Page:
Slipping your arm into a cuff to get your blood pressure checked has probably been a routine part of your doctor visit since you were young.

But what do you really know about blood pressure and how it affects your heart health? 

With each heartbeat, your heart pumps blood through your arteries to deliver blood to the many areas where your body needs it most. When your nurse or doctor checks your blood pressure, he or she is obtaining a measurement of how forceful your blood pushes against your arteries when your heart pumps blood.

When measuring blood pressure, there are two important numbers to keep in mind:

  • The first number records the pressure in your arteries when your heart beats
  • The second number refers to the pressure in your arteries when your heart is relaxed, or the time between each heartbeat.

These two numbers are then recorded as a ratio (pressure in arteries during heartbeats/pressure in arteries during heart rest) to give you your blood pressure.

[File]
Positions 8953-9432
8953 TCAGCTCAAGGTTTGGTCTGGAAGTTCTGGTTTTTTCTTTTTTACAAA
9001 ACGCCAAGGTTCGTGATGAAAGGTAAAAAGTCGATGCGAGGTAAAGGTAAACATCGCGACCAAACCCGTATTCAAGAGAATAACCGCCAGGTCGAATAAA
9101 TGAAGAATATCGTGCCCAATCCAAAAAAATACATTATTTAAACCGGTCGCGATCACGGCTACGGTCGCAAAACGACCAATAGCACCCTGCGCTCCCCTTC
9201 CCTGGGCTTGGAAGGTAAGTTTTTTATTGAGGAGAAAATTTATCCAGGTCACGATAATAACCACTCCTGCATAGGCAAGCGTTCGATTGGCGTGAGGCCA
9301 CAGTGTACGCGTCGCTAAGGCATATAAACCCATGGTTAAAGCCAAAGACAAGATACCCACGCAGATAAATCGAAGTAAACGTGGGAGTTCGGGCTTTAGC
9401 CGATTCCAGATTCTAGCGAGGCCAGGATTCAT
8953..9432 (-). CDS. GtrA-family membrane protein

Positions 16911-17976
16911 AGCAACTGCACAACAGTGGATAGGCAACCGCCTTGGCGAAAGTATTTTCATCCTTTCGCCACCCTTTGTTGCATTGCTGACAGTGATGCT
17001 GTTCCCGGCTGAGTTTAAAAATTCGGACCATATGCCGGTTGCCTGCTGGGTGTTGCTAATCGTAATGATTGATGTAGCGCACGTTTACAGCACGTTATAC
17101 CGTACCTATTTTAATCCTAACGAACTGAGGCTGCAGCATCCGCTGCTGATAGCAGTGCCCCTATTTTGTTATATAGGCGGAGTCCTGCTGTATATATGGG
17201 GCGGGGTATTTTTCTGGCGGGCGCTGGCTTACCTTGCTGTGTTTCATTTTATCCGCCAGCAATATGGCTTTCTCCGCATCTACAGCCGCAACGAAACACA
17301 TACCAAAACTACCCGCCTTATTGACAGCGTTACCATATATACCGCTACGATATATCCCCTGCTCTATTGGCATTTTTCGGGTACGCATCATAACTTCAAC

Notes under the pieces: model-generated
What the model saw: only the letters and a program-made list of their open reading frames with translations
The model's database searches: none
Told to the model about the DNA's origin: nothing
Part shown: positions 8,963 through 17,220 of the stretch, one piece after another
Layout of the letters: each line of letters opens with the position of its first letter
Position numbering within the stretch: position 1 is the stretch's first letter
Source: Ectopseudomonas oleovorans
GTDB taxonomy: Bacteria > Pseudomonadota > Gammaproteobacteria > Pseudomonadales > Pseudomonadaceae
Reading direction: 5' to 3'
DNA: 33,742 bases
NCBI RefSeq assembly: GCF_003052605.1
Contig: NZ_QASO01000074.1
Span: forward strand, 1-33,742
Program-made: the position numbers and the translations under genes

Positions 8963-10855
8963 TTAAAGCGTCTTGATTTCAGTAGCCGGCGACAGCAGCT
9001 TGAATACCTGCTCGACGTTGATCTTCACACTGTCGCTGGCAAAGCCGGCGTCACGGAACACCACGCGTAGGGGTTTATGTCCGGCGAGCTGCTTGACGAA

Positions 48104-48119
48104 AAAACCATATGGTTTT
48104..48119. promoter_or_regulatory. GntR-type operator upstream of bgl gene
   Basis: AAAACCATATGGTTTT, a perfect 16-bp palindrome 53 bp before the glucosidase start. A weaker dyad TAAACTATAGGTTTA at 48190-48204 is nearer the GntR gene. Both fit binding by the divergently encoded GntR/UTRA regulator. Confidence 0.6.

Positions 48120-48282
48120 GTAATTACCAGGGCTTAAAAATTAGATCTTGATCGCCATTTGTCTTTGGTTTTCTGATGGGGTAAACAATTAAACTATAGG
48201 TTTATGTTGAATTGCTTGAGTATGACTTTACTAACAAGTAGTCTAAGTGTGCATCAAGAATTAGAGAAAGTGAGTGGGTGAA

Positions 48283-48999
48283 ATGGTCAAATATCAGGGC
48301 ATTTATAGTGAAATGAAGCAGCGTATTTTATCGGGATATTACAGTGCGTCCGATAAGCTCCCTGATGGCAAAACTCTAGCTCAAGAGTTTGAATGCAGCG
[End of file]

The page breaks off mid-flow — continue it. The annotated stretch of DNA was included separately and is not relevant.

A normal blood pressure remains lower than 120 over 80 (120/80), whereas a high blood pressure is 140/90 or higher.

High blood pressure is also known as hypertension, and it affects one in three Americans. With no signs or symptoms, checking your blood pressure regularly is the best way to watch for hypertension.

You may be at risk for high blood pressure if you:

  • Are overweight or obese
  • Smoke
  • Have a family history of hypertension
  • Regularly consume foods high in salt
  • Exercise or incorporate less than 30 minutes of activity each day
  • Consume more than the moderate amount of alcohol each day (two drinks a day for men and one drink a day for women)

Keeping your blood pressure at a healthy level by lowering your intake of foods high in sodium and saturated fat, increasing your physical activity to two and a half hours per week and even losing weight can significantly contribute to your overall health and longevity and even reduce your risk of heart disease, kidney failure and stroke. So start getting your blood pressure checked regularly – knowing your numbers is the first step in preventing hypertension.